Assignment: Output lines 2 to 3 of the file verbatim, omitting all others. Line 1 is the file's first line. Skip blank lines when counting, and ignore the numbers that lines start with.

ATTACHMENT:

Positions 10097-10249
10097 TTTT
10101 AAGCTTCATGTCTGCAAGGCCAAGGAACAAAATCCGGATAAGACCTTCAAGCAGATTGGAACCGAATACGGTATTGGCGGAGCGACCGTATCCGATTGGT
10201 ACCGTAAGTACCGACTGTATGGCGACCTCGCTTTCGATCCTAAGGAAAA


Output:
10097 TTTT
10101 AAGCTTCATGTCTGCAAGGCCAAGGAACAAAATCCGGATAAGACCTTCAAGCAGATTGGAACCGAATACGGTATTGGCGGAGCGACCGTATCCGATTGGT